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Perfect Pitch in Tune With Genetics?

Researchers probe for origin of coveted musical talent

WEDNESDAY, Jan. 23, 2002 (HealthDayNews) -- Most of us "hear" our world in a generalized way, missing the intricacy of individual sounds. However, a tiny number of people are armed with perfect pitch, able to pinpoint every tone and note.

These folks have fascinated scientists for years, and now researchers are launching an unprecedented study to find out if this talent is more than just a learned skill.

They think perfect pitch may be inherited, its secrets encoded in a human gene that only shows up in a few people.

"I've known people who have perfect pitch, and they are able to do something that to me is almost otherworldly," says Jane Gitschier, a professor of medicine at the University of California at San Francisco who is recruiting musicians for the study. "My gut feeling is that this has got to be genetic."

Non-musicians may have difficulty understanding the concept of pitch when it is explained in words, but they know it when they hear it: for instance, you know something has gone awry when your uncle Fred's rendition of the "Star Spangled Banner" has you headed for the hills.

Most musicians have so-called "relative pitch," which allows them to identify a pitch only when it is surrounded by pitches at nearby levels. This is akin to being able to identify the color pink only because red and white are around it.

However, those with perfect pitch don't need other notes as a reference.

"You're just sitting around, and someone happens to play a note on the trombone, and you can tell what that note is," Gitschier explains.

Perfect pitch is a coveted skill in the musical world. Mozart was said to have had perfect pitch, allowing him to perfectly copy the work of other composers as a child playing on the piano.

However, perfect pitch can be both a blessing and a curse, says Karen Keltner, resident conductor at the San Diego Opera. "Anything that's vaguely out of tune drives somebody crazy."

Nadia Boulanger, a famous French composer and music teacher, believed perfect pitch could be learned. Boulanger argued it "could be taught just as colors are taught," recalls Keltner, who studied under her.

While musicians like the late Boulanger may disagree with their conclusions, researchers have shown perfect pitch usually develops only if a person received musical training before age 6, Gitschier says.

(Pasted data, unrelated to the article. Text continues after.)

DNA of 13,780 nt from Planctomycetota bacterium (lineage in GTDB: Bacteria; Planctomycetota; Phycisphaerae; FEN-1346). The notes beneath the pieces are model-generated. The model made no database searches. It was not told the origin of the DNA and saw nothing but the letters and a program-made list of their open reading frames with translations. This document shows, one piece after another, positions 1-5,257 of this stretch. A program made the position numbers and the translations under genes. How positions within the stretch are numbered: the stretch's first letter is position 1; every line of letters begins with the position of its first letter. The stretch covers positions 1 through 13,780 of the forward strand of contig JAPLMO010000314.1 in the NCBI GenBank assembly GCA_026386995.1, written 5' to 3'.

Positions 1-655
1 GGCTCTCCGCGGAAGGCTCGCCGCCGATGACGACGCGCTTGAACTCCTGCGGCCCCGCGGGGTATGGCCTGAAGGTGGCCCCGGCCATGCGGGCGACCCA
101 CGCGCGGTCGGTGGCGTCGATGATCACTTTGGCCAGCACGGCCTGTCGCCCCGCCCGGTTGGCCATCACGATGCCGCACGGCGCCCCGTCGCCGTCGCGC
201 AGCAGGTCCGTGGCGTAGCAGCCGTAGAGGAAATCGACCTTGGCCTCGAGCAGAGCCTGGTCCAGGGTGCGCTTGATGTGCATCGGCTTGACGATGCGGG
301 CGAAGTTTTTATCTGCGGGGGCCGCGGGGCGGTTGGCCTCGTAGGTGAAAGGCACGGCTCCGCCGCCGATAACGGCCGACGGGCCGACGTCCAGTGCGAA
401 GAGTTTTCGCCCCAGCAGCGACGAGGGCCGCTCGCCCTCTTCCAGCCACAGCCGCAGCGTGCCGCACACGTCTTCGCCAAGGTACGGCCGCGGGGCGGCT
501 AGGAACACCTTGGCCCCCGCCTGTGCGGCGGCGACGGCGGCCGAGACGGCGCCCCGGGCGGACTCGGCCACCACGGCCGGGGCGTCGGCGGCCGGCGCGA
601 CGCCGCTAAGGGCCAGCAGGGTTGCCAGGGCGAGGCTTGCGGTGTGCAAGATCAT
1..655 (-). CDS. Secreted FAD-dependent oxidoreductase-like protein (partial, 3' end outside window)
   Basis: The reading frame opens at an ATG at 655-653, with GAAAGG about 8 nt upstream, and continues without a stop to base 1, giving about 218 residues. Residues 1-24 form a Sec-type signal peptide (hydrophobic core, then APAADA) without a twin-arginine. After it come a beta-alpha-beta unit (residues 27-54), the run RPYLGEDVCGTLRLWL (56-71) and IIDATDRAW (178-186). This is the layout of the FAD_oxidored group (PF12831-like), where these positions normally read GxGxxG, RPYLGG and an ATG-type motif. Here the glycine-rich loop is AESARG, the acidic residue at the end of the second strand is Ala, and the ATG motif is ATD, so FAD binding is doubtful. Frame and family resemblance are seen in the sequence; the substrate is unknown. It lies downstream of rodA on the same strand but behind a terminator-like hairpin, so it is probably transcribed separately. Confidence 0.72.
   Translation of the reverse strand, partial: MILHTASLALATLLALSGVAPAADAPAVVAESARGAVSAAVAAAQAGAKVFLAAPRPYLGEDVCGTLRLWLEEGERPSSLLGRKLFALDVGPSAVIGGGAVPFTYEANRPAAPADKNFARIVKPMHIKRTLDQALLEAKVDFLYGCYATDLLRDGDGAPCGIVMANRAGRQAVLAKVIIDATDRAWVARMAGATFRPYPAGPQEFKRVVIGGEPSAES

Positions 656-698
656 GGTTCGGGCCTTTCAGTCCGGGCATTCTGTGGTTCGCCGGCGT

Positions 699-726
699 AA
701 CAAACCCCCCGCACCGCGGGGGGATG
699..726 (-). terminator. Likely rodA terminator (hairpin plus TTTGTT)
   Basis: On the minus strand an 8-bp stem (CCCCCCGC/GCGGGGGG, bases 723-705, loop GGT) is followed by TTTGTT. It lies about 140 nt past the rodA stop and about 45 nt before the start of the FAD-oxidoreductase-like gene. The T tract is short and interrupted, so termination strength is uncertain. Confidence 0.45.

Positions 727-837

"You need to know what the scale is, and get some familiarity and listen to those different sounds on instruments to be able to lock it in and solidify it," Gitschier says.

Interestingly, young children are also very adept at learning languages and typically learn to speak them without an accent. Researchers suspect children eventually lose that innate ability to make certain sounds if they don't use them in their language.

However, researchers in San Francisco suspect perfect pitch is genetic. So far, they've enlisted 100 musicians with perfect pitch for a study, and they hope to study their DNA and the genes of their relatives, especially any who also have perfect pitch.

Siblings of people with perfect pitch are 15 times more likely to also develop the skill than other people with early musical training are, Gitschier says.

The results of the study will help researchers figure out how the ear and brain work together to understand sound, Gitschier says. However, she admits the findings may not be biologically breathtaking.

Even so, she says, "it's an incredibly interesting scientific curiosity."

What To Do

Do you have perfect pitch? Researchers at the University of California at San Francisco want to hear from you. Don't get your hopes up -- unless you received early musical training, you probably don't have it. Just in case, check out their perfect pitch Web site and take an online test to find out if you're tone-sensitive -- or tone-deaf.

You can take another perfect pitch test here, featuring excerpts from easily recognized rock and pop songs.

SOURCES: Interviews with Jane Gitschier, Ph.D., professor, medicine and pediatrics, University of California at San Francisco; Karen Keltner, Mus.D, resident conductor, San Diego Opera, San Diego
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